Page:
Thanks for your thought-provoking comments, Barnwell.To me, Ophelia too is swayed by the "waters" of passion-- and her death by drowning reveals the destructive aspectof "water" (her passion). The allusion to her at the end of"A Game of Chess" helps to place the tragedy of Lil and thelady (with her nerves) in a historical perspective. "Water"(passion/love) has proved fatal in all these cases.Then, there is the daily "death" of the Thames daughters -- the water(the passion) which should be life-giving is vitiated -- it has becomedestructive.Well, that's how I read it.As for reading Heraclitian flux in the image of Thames, yes, a senseof the flux of history and time is certainly evident in the image of"the turning tide" -- "The nymphs are departed" -- "The river bearsno...testimony of summer nights" -- "Southwest wind / Carried downstream / The peal of bells / White towers / Weialala leia...", as alsoin the image of "A current under sea...the whirlpool".Regards,CR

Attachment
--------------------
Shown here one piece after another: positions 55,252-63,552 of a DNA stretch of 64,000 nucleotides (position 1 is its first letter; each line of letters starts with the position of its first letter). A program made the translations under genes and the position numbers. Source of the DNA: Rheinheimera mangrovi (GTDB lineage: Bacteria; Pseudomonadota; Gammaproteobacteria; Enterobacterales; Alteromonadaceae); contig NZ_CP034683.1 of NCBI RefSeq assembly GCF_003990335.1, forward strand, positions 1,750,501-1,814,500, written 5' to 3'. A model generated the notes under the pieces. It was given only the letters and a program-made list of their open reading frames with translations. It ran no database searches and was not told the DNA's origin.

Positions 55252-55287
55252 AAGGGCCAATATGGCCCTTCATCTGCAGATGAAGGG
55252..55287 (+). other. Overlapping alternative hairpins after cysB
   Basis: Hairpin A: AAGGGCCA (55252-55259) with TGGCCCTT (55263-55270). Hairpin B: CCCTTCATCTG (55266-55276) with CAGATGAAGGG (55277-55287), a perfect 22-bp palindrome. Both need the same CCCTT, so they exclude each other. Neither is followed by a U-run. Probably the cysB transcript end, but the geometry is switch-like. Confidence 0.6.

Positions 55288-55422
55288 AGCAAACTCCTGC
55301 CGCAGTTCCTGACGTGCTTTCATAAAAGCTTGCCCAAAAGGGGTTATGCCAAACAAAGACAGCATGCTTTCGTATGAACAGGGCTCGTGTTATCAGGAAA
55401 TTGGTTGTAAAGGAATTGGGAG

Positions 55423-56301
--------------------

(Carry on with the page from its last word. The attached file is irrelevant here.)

Barnwell, thanks for the pertinent comments on Eliot's use of water. However, I think as a symbol in TWL it does not point clearly to any interpretation. I'll have to go back to the mss version to see if some transitions were deleted that might make it more clear.
One can extrapolate many interpretations from the juxtaposition of water as a
cause of fear and death, something that dissolves the body of the sailor, and
the later symbolizing of water as life-bringer, but I do not see sufficient
evidence in the poem for anything but speculation. Diana